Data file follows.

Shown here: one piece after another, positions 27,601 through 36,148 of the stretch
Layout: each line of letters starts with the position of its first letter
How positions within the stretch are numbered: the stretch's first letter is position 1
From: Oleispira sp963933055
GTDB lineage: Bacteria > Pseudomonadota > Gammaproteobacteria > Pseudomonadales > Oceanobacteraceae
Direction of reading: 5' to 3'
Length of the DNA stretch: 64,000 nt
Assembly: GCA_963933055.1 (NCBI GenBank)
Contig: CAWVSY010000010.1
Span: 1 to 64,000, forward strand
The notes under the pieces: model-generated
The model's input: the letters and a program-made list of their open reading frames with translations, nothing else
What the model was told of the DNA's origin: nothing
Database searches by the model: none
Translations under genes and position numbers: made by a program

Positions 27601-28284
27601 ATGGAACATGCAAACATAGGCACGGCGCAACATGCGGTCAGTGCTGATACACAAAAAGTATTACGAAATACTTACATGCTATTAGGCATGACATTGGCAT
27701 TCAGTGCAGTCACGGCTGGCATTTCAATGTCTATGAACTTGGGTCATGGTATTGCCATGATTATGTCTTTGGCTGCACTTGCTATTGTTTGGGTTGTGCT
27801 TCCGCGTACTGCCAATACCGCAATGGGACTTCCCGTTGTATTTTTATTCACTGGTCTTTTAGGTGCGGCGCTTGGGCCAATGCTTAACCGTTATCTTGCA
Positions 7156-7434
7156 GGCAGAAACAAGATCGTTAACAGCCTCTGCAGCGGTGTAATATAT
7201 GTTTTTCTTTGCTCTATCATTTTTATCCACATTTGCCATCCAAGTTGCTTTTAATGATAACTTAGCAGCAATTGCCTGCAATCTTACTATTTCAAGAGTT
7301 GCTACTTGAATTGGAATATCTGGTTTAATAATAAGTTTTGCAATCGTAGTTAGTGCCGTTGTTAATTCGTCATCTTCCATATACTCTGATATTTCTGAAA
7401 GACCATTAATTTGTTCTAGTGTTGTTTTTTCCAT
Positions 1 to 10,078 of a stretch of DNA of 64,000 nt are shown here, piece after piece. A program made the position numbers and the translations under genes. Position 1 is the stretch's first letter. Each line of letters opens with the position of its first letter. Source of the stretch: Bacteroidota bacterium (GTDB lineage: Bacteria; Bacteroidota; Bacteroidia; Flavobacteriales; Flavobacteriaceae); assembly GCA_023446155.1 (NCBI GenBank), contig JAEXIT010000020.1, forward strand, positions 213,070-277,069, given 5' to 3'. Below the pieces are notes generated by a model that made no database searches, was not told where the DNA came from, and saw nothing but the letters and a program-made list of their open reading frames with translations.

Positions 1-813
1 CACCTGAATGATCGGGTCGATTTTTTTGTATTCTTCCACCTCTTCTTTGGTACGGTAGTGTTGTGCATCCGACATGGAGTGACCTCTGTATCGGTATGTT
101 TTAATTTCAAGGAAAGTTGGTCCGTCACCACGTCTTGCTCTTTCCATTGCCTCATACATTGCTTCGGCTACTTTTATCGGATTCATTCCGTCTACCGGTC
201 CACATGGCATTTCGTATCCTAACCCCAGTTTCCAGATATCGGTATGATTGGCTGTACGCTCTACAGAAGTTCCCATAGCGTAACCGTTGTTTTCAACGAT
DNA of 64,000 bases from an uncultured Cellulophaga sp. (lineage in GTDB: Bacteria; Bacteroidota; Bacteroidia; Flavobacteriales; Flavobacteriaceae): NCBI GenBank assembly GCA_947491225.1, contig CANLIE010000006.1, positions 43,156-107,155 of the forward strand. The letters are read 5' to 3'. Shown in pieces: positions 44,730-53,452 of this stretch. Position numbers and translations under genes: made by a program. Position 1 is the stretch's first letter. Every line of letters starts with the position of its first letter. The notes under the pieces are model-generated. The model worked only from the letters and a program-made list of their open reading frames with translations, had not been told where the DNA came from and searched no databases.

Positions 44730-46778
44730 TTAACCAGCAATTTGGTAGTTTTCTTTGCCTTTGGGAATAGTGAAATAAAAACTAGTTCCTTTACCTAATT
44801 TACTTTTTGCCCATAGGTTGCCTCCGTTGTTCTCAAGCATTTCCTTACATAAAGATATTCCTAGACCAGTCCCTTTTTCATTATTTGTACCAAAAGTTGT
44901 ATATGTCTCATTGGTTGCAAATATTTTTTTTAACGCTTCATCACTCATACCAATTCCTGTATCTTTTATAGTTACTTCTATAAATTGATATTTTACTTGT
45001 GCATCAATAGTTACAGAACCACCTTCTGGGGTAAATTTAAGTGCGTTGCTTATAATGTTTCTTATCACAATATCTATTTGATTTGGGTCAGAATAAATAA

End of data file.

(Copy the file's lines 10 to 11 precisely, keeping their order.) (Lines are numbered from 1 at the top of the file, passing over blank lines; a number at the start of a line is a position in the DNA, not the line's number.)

Span: 1 to 64,000, forward strand
The notes under the pieces: model-generated